Cumberland, MD asked in Real Estate Law and Business Law for Maryland

Q: § 17-517. Office. What constitutes an "office" for the purposes of this statute?

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1 Lawyer Answer
Mark Oakley
Mark Oakley
  • Rockville, MD
  • Licensed in Maryland

A: When citing to a title and section number of the Maryland Code, you need to specify which named Article you are referring to. There may be multiple §17-517s throughout the Maryland Code. Because you identified real estate as a practice area, perhaps you are referring to Business Occupations and Professions Article, Title 17, Section 517, which specifies that, "(a) Each licensed real estate broker who is a resident of the State shall maintain an office in the State ...[and] (b) Each licensed real estate broker who is a nonresident of the State shall maintain an office in this State if the state in which the nonresident broker resides requires a resident of this State who is licensed in the other state to maintain an office in that state."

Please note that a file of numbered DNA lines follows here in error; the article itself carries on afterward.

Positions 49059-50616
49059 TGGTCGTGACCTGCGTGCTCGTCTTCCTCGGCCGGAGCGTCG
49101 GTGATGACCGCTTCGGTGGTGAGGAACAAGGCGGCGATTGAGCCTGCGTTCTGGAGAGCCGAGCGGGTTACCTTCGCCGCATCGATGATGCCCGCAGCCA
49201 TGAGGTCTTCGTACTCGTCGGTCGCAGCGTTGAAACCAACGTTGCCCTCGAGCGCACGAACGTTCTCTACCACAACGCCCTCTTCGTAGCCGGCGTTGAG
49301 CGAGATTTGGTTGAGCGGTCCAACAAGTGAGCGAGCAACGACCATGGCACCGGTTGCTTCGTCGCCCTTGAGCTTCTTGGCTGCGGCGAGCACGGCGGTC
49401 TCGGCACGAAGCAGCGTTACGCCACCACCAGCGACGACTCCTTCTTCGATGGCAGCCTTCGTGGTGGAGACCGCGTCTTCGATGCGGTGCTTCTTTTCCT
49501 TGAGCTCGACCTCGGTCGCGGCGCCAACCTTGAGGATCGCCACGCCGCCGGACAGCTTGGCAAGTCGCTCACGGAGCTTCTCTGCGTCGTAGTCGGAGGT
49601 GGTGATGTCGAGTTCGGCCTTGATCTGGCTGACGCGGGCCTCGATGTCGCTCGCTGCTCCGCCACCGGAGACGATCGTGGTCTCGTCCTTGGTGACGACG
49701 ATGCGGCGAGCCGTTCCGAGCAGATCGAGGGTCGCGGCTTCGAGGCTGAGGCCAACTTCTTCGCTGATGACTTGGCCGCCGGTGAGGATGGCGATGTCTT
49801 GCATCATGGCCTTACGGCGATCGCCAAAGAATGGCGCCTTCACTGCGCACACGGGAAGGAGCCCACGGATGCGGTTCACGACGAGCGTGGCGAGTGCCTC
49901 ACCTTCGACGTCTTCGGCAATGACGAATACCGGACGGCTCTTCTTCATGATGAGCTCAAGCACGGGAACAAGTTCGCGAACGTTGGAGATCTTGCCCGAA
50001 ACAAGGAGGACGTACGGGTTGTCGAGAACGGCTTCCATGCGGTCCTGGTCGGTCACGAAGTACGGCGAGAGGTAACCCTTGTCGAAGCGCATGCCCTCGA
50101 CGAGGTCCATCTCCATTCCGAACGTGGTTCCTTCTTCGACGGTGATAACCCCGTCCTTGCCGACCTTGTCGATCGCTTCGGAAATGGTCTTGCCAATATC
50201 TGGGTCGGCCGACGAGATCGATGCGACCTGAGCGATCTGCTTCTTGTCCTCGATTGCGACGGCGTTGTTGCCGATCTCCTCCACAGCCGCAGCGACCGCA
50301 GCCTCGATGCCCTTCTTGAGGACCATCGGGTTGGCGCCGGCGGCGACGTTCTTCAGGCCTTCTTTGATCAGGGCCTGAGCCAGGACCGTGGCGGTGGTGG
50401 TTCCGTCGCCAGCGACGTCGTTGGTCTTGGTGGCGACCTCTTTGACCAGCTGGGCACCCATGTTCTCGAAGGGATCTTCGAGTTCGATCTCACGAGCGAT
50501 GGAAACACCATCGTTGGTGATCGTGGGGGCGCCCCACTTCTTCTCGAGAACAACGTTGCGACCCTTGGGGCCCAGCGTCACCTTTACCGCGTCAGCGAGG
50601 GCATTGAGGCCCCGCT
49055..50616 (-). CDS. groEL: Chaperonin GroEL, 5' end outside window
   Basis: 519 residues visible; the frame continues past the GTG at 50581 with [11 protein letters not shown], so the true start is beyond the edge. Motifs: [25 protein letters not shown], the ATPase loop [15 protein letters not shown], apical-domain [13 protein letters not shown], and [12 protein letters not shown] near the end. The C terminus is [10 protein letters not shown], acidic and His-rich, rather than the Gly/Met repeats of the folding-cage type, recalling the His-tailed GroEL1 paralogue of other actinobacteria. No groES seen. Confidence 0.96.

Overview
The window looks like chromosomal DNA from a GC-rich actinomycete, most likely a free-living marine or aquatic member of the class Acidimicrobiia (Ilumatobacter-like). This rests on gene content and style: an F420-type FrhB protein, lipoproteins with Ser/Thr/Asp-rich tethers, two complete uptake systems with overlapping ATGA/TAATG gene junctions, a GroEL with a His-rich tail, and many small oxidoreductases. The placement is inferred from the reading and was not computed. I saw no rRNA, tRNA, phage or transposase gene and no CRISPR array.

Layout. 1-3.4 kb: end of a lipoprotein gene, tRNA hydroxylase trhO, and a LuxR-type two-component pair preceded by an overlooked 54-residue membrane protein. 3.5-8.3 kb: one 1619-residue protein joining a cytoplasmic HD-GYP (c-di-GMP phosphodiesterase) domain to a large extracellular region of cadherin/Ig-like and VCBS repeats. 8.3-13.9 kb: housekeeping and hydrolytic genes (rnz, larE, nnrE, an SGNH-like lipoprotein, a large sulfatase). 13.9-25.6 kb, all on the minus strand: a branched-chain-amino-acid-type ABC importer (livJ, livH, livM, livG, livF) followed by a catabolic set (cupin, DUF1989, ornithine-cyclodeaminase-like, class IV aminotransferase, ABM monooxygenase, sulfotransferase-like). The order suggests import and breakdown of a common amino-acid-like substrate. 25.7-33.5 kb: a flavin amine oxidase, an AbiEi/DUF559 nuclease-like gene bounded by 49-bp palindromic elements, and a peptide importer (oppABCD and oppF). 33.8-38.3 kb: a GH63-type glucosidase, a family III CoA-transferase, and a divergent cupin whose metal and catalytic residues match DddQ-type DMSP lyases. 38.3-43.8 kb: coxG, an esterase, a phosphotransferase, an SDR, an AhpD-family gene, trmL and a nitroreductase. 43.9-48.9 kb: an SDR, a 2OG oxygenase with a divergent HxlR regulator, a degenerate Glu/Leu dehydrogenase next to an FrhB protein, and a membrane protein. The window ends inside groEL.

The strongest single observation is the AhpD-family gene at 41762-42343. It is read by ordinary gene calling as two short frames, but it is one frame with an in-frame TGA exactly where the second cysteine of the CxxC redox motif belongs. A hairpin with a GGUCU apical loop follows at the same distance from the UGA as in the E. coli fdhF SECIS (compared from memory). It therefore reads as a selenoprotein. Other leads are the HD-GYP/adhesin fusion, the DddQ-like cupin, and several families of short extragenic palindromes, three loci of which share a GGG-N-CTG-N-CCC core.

The term, "office," is not given a special meaning in the definitional section of Title 17 nor in the more generally applicable definitional section of Tile 1 of the Business Occupations and Professions Article. Absent a regulation issued by the State Real Estate Commission further defining the term, which I have not looked up, you may use the ordinary dictionary meaning. That would include a home office if you operate out of your home. However, BO&P Section 17-317(a)(1) provides, in relevant part, that "A licensed real estate broker shall display at all times: (i) the license certificate of the real estate broker in a conspicuous place in the principal office of the real estate broker...." Principal office is generally held to mean the primary address out of which a person or business entity operates. So, unless you are an out-of-state real estate broker who is exempt under 17-517(b) quoted above, you must maintain at least a principal office in order to display your license certificate for viewing by prospective clients.

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